In Kyrgyzstan as much as 18,000 children are invisible

“Invisible” children are spotted in Bishkek calling attention of the public to the basic right of children to be registered at birth and have a nationality.

01 February 2019
"Невидимые" дети на улицах столицы

BISHKEK, February 1, 2019 – 97.7 per cent of births of children under age five in Kyrgyzstan have been registered according to UNICEF. While generally this registration rate seems high, there are invisible groups of children as over 18,000 children under the age of five lack birth registration.

Birth registration is a key point to ensure that every child is counted and has access to essential services such as health, education and social protection. Registering children at birth is the first step in securing their recognition before the law, safeguarding their rights, and ensuring that any violation of these rights does not go unnoticed. A birth certificate as proof of birth can also support the traceability of separated children and those left behind by migrant parents or any other children in difficult living situation,” – said Yukie Mokuo, UNICEF Representative in Kyrgyzstan.

The “Invisible children” installations were presented this week to the public in Bishkek by UNICEF and the UN Refugee Agency (UNHCR) as part of the EU funded project to support and raise awareness on the fundamental right of every child to birth registration, a name and a nationality. 

The right to be registered at birth is a fundamental human right and enshrined in international law. Birth registration is an integral part of avoidance of statelessness and it is closely linked to UNHCR’s mandate on prevention and reduction of statelessness. The lack of birth registration is not the same as statelessness, yet it heightens the risk of leaving children without a nationality, as the absence of birth registration may cause difficulties to a person to prove that he/she has a legal link to a state. Countries must ensure that their birth registration practices provide an opportunity for all children born in the country to be registered, and make the process streamlined and barrier-free.” – stressed Yasuko Oda, the UNHCR Regional Representative for Central Asia.

Bishkek citizens could observe “invisible” children’s installations in different public places, such as the main square, Osh market, trade center etc. Transparent installations of invisible children standing in natural poses have boxes with messages under their feet. The children installations stand for mandatory birth registration giving them access to their essential rights. The campaign was also supported by social media users calling on the public and parents specifically to be more responsible and to not deprive their children of their fundamental rights.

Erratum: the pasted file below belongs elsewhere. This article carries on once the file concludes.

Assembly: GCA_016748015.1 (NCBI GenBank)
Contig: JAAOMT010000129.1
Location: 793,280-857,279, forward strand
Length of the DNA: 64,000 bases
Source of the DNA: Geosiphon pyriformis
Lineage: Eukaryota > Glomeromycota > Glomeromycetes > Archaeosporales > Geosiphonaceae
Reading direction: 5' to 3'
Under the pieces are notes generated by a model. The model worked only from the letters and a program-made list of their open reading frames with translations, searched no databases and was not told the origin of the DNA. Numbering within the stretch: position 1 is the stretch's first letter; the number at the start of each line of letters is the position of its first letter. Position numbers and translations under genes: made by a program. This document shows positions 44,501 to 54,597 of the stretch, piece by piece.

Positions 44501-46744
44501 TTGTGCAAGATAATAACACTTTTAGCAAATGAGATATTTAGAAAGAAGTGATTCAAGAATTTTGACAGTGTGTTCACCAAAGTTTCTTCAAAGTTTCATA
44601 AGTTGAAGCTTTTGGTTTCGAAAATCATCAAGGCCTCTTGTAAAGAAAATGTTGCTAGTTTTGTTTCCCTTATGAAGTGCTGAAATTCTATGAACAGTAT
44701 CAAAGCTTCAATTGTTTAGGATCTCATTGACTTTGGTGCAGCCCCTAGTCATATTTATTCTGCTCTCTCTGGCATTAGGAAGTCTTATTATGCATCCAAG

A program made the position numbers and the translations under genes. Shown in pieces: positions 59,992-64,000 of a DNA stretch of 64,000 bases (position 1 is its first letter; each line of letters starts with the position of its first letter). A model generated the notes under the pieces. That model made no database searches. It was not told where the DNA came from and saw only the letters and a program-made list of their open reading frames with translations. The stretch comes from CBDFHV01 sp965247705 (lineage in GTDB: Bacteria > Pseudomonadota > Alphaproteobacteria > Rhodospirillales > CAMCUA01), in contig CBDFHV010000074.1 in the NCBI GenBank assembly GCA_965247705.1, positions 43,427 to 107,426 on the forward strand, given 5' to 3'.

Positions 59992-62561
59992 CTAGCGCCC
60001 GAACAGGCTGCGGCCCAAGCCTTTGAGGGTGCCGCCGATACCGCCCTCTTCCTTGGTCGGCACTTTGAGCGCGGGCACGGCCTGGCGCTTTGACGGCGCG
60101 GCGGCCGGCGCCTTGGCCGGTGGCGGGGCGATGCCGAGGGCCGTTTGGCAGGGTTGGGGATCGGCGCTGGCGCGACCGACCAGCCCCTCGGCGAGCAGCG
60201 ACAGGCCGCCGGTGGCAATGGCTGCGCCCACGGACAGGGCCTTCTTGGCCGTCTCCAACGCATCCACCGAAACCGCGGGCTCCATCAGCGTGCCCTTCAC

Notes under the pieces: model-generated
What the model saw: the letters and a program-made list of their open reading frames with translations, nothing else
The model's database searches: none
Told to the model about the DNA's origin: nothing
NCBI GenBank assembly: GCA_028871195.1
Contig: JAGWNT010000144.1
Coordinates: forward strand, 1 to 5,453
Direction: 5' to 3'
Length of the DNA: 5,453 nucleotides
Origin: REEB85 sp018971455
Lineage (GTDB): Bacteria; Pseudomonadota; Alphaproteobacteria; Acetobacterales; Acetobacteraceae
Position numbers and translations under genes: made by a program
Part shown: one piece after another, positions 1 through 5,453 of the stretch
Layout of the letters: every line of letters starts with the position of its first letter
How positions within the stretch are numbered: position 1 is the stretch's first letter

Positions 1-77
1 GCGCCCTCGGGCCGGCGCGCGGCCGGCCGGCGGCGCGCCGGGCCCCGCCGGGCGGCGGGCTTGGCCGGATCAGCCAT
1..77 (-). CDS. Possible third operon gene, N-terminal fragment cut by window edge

The impact of birth registration goes beyond the individual and has vital importance for the State to promote good governance and accountability and improve service delivery. The European Union Delegation in Kyrgyzstan supports UNICEF’s efforts in protecting children affected by migration, including by addressing issues related to child statelessness”, – says Luca Carapelli, Attache, Project Manager of the European Union Delegation to Kyrgyzstan.

The “Invisible children” exhibition will be displayed on February 1, 2019 during a Parliamentary Round table on the topic of Birth Registration and Prevention of Childhood Statelessness in the Kyrgyz Republic. Building on the efforts undertaken to improve birth registration and prevent childhood statelessness in Kyrgyzstan, UNHCR and UNICEF - under the Global Coalition on Every Child’s Right to a Nationality, in collaboration with the EU in Kyrgyzstan and the State Registration Service of the Kyrgyz Republic, convey a Round table to explore the next steps needed to eliminate the existing gaps and required actions for ensuring that all children born on the territory of the Kyrgyz Republic have access to birth registration and birth certificates. Members of Parliament, experts of line Parliamentarian Committees, State Registration Service under the Government of the Kyrgyz Republic, UNICEF and UNHCR will participate in discussions at the Round table.

Media contacts

Mavliuda Dzhaparova
Communication Officer
UNICEF Kyrgyzstan

The United Nations High Commissioner for Refugees

The Office of the United Nations High Commissioner for Refugees leads and coordinates humanitarian action to protect refugees, internally displaced persons (IDPs) and stateless people in Kyrgyzstan.UNHCR supports the Government in establishing fair and efficient asylum systems, preventing and reducing statelessness, and actively engages in peacebuilding process in the Ferghana Valley by helping to build trust between communities and the local authorities.


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